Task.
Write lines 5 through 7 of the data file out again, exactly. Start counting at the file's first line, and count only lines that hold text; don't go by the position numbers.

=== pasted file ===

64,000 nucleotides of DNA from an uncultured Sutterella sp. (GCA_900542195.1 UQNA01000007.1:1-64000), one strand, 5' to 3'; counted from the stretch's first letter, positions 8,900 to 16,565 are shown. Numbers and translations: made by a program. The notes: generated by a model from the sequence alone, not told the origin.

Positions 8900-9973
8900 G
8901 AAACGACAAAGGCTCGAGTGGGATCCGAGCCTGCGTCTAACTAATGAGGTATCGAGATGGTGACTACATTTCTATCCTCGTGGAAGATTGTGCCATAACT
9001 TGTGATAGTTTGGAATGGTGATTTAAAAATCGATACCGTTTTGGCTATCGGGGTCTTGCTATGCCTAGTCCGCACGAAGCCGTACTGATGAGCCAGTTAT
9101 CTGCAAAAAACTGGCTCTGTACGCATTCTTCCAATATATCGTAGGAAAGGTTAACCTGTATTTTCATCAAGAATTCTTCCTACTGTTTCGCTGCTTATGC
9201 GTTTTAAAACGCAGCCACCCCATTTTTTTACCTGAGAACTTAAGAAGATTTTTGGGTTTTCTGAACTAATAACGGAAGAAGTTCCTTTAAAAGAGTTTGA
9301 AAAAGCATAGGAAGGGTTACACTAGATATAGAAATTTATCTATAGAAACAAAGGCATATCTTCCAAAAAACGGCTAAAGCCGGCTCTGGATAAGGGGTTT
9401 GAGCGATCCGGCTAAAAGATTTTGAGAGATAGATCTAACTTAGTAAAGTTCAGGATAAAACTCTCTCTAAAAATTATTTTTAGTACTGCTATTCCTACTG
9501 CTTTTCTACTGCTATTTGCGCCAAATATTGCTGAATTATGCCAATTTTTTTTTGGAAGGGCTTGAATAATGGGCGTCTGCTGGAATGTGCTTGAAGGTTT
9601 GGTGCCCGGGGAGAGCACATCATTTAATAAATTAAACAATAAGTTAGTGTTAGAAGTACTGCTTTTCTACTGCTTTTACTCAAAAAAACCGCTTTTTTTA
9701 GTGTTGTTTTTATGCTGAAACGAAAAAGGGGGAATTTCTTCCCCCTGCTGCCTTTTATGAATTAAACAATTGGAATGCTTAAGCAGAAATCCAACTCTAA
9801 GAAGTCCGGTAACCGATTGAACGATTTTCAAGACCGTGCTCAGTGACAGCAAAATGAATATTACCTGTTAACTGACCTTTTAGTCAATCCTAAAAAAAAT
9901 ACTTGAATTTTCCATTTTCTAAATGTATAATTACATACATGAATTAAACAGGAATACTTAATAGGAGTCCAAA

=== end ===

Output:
9001 TGTGATAGTTTGGAATGGTGATTTAAAAATCGATACCGTTTTGGCTATCGGGGTCTTGCTATGCCTAGTCCGCACGAAGCCGTACTGATGAGCCAGTTAT
9101 CTGCAAAAAACTGGCTCTGTACGCATTCTTCCAATATATCGTAGGAAAGGTTAACCTGTATTTTCATCAAGAATTCTTCCTACTGTTTCGCTGCTTATGC
9201 GTTTTAAAACGCAGCCACCCCATTTTTTTACCTGAGAACTTAAGAAGATTTTTGGGTTTTCTGAACTAATAACGGAAGAAGTTCCTTTAAAAGAGTTTGA